Cars, rides, everything will be offset. But that's just one piece of the puzzle.
I recognize this is heresy in some environmental circles, but I've always liked the idea of carbon offsets. It's not that they are a solution to climate change by themselves, but they do allow companies and individuals to shift the conversation from direct carbon footprint to overall impact (positive and negative) on the problem of climate change.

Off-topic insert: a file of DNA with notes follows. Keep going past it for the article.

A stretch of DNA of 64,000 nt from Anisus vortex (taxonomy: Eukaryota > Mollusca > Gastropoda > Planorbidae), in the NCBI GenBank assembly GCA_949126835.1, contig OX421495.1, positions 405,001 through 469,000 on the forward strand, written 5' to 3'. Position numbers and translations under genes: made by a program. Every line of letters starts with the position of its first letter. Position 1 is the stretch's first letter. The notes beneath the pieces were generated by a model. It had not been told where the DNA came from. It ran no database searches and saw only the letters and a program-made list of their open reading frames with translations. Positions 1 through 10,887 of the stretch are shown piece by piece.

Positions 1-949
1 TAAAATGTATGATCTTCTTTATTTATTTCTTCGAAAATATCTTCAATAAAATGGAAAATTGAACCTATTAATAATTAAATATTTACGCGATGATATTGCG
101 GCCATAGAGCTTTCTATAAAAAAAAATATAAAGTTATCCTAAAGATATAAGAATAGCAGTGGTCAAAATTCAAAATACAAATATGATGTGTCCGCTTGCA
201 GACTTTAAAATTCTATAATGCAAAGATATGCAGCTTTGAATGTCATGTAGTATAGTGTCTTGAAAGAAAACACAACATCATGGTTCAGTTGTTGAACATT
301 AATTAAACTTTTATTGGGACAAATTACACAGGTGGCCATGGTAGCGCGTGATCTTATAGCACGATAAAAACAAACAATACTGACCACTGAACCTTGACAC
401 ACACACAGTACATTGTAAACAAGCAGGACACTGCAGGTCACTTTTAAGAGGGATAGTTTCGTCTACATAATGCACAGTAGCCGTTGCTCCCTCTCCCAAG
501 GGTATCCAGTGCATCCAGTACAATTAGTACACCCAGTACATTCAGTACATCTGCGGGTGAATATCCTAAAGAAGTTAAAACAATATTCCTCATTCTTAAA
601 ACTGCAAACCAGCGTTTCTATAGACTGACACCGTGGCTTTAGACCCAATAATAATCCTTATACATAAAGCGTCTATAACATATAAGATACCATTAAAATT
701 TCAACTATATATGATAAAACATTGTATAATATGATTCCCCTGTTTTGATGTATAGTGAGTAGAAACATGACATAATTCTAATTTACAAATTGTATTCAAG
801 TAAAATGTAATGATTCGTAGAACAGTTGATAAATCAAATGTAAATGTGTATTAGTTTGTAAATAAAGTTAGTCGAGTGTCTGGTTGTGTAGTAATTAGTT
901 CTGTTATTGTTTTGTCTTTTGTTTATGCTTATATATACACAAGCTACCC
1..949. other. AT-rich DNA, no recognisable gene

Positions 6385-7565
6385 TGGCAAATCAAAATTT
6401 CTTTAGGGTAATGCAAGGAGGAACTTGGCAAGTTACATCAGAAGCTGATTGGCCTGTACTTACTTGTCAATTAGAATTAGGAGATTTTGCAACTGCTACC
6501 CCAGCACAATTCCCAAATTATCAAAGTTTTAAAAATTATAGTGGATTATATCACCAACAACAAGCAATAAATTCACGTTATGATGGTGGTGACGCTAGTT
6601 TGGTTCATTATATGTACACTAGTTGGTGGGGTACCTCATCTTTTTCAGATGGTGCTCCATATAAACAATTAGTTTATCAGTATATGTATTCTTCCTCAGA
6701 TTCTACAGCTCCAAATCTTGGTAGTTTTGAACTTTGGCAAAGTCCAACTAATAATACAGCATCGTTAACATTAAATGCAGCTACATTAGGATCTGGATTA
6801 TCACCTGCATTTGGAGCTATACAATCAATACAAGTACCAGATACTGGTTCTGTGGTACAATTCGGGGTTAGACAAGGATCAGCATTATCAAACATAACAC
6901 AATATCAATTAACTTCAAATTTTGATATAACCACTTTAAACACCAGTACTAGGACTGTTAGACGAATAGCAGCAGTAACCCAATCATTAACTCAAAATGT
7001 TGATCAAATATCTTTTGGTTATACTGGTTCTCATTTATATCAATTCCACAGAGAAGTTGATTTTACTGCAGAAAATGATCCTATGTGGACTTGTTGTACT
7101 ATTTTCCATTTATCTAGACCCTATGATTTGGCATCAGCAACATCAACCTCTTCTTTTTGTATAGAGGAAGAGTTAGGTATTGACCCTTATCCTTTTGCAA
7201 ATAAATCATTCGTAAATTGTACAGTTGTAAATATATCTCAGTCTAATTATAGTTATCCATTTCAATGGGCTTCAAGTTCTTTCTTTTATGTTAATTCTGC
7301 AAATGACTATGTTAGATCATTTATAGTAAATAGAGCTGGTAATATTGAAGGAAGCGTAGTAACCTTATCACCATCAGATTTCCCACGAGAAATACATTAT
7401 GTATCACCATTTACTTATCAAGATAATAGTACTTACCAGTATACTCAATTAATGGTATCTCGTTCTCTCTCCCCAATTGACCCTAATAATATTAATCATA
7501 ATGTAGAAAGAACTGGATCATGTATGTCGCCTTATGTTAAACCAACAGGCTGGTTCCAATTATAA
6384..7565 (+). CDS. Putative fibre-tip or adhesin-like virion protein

So I was delighted earlier this year when—alongside significant commitments to cutting direct emissions—Lyft promised to carbon offset all user rides. And I'm even more delighted now to hear that Lyft is going beyond this commitment, pledging instead to offset all company-related emissions, as well as to purchase enough renewable energy to cover every office space, driver hub, and electric vehicle mile undertaken during the operation of the business.It's one reminder among many that critics of carbon offsets—who often assail the concept as an excuse to 'do nothing'—miss the fact that offsets are usually deployed by those who are already doing an awful lot. And while there is genuine, legitimate concern about services like Lyft undermining mass transit, it's worth noting that the company appears to also have its eye on this ball: launching a Lyft Bikes program to help with the 'last mile' commuter challenge, and partnering with transit agencies to aim for 50% shared rides by the end of 2020 and integrating their services with public transit options.